UNLV lost its third basketball game of a young season Tuesday night because in the most critical of moments, it became sloppy defensively.
It exhibited poor technique.
It was Cal in the NCAA Tournament all over again.
The statistics over 40 minutes will suggest UNLV defended Illinois well enough to win, but lost in the numbers of a 61-59 Illini victory is the fact the Rebels continue to have issues against teams that run numerous set plays.
Call it poor scouting or preparation.
Call it a lack of commitment at the defensive end when one is demanded.
Five games into the 2013-14 schedule, the Rebels have three losses at the Thomas &Mack Center, the most recent against a Big Ten Conference team that while not equal to the Rebels in skill, certainly had the upper hand in execution.
“They definitely took advantage of our mistakes on defense,” UNLV forward Roscoe Smith said.
Consider: Illinois scored its final two baskets on set plays, both backside, misdirection screens that caught the Rebels unprepared or unknowing how to defend them.
The second, a curl into the lane off a double screen by Illini guard Rayvonte Rice for a layup that proved to be the game-winner, was defended by UNLV about as poorly as all of those similar plays run by Cal in March.
There was no step up and hedge by UNLV forward Khem Birch, no faking or stunting at Rice to force him wide so a trailing defender could recover. Birch actually was leaning the opposite way, into a player who set the screen.
That’s not good.
That’s about as far from the textbook as the textbook exists.
And in a game that was always going to come down to the final few possessions, that can’t happen if you expect to win.
It was a costly mistake by Birch, and a tired one from a player who appeared gassed.
“Someone is supposed to have my back,” he said. “I’m supposed to stay back. We don’t hedge. We run ‘Black.’”
Thought No. 1.: Maybe they should start hedging.
In such situations, UNLV prefers to push side ball screens down the sideline, which requires talking and anticipation and teamwork and technique and players who know when to rotate and stunt.
That’s ‘Black,’ pretty advanced stuff used mostly by NBA teams.
But in the world of someone-needs-to-make-a-play-to-save-the-game, a bad black is far worse than a bad hedge.
Thought No. 2.: Go simple.
“We’ve got to be better with our defensive execution,” UNLV coach Dave Rice said. “No question, when you’re in a one or two-possession game, everything matters. Every rebound, every close-out, every stunt. Everything.”
They weren’t all that good offensively when it mattered most, either, opting to run Bryce Dejean-Jones off ball screens the final 26 seconds and size up defenders who were set and in position while hoping the junior could make a play with his team down a basket and the clock running out.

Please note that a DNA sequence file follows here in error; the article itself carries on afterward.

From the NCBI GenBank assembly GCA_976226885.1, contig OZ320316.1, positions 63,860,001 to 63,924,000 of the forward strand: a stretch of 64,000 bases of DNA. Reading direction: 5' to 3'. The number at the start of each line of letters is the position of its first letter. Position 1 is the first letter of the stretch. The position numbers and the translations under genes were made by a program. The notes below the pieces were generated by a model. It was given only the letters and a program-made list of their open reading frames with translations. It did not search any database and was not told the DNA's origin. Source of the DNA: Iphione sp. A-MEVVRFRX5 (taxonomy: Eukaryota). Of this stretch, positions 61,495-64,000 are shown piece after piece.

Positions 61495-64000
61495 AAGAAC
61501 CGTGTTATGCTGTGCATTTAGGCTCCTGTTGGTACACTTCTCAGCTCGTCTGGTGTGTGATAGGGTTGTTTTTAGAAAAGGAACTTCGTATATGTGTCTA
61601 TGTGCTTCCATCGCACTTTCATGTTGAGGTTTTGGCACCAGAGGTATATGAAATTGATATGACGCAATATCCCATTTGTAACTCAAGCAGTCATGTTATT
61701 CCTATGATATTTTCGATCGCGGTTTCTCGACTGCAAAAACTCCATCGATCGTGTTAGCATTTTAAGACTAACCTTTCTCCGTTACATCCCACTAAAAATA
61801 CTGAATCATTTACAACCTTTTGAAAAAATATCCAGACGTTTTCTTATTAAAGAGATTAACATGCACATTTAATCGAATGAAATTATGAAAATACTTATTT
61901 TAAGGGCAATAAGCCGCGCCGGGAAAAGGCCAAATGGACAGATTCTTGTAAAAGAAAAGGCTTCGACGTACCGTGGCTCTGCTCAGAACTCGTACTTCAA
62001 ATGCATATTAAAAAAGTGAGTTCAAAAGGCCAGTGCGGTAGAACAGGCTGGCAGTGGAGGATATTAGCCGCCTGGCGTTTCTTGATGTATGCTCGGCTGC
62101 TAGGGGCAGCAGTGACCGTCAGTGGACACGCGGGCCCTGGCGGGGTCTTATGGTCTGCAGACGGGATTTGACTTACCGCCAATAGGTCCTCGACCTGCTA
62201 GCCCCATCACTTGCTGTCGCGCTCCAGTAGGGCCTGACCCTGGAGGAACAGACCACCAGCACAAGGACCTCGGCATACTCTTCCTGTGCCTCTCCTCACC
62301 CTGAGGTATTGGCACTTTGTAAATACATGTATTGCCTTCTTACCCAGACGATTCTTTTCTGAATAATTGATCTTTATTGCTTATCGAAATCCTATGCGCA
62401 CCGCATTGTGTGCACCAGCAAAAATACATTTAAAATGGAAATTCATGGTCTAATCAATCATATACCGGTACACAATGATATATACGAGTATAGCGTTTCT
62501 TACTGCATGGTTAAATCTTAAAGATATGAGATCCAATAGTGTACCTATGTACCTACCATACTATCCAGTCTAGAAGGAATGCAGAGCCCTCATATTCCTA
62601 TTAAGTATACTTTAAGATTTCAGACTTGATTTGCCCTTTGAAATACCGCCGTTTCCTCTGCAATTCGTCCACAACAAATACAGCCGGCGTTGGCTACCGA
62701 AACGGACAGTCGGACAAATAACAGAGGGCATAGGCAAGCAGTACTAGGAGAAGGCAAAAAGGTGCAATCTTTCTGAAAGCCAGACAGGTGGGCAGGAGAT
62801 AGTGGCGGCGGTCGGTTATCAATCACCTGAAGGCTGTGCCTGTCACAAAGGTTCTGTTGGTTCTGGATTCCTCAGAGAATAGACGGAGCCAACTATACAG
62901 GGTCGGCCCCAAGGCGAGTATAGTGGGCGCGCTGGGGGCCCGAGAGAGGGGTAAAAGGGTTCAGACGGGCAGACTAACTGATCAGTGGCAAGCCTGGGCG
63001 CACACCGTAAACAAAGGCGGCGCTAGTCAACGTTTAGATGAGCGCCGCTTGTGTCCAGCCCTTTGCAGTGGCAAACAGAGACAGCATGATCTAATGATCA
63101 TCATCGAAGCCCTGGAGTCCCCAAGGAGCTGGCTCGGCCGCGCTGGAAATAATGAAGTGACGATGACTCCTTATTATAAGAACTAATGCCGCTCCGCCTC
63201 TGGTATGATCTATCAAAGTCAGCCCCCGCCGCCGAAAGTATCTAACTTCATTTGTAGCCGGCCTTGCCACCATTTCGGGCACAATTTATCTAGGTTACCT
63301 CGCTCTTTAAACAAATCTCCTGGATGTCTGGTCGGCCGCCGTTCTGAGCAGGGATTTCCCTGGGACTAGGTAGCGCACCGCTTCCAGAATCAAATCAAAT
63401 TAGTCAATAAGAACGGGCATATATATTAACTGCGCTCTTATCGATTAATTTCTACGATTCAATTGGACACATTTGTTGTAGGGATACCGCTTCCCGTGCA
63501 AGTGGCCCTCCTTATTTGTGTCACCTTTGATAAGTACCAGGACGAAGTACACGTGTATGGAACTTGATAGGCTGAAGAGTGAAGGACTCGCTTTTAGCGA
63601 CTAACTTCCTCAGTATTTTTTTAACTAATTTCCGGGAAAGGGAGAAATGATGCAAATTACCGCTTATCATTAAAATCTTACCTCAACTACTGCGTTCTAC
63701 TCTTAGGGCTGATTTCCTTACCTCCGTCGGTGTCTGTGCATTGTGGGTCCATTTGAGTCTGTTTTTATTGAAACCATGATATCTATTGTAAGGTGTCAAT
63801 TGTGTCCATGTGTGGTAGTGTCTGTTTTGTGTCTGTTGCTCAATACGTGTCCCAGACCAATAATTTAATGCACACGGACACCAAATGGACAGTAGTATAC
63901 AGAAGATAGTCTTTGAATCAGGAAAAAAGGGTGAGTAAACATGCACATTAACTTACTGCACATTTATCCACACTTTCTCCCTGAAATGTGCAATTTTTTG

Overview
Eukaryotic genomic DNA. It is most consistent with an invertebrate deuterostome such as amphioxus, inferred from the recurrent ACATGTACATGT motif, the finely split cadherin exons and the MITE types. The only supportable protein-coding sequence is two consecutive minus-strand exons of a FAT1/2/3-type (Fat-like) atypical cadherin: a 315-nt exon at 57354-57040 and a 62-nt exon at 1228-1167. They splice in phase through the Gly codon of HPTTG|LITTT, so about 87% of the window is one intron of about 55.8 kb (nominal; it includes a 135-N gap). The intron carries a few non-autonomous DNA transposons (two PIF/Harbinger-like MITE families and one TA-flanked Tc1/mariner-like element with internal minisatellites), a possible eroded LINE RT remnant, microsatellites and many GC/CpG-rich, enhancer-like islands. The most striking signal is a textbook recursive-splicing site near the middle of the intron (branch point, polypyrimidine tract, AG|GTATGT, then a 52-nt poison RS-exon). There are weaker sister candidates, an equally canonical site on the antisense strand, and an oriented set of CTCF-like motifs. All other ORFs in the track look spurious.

This is how tight games are won and lost. One play, one mistake, one team’s ability to finish or not. Illinois did; UNLV didn’t.
I love the Bowl Championship Series and those schools included within the cartel. All the opulence and unjust distribution of funds throughout college athletics over the years has allowed a program like Illinois, seemingly destined for a mid-conference finish, to employ more staff members than its state has counties.
(There are 102 for all you trivia buffs).
Illinois on Tuesday night had 12 gentlemen on its bench wearing suits. I have no idea what the responsibilities of most were, but a few were on serious Gatorade duty. Taylor Bern, who covers UNLV for the Las Vegas Sun, informed me there are different types of Gatorade for pre-game, in-game and post-game.
I’m thinking you need at least five suits to keep all that straight.
I’m also thinking kids don’t drink enough water.
UNLV had seven suits on its bench, but Rice never wears a jacket and assistant Heath Schroyer never wears a tie, so let’s call it an even six.
What the Illini also had were more players who executed.
“We will come back stronger and stay together,” Rice said. “We are not a program about just making progress. We are a program about finishing. We came up a little short tonight. I thought our intensity was terrific and that the guys worked extremely hard.
“I thought defensively, for most of the game, we were good.”
Most of the game doesn’t win this one.
Most of the game and two bad possessions against set plays in the final minutes gets you a third loss in November.
All, mind you, at home.
Las Vegas Review-Journal sports columnist Ed Graney can be reached at email@example.com or 702-383-4618. He can be heard from 11 a.m. to 2 p.m. Monday through Friday on “Gridlock,” ESPN 1100 and 98.9 FM. Follow him on Twitter: @edgraney.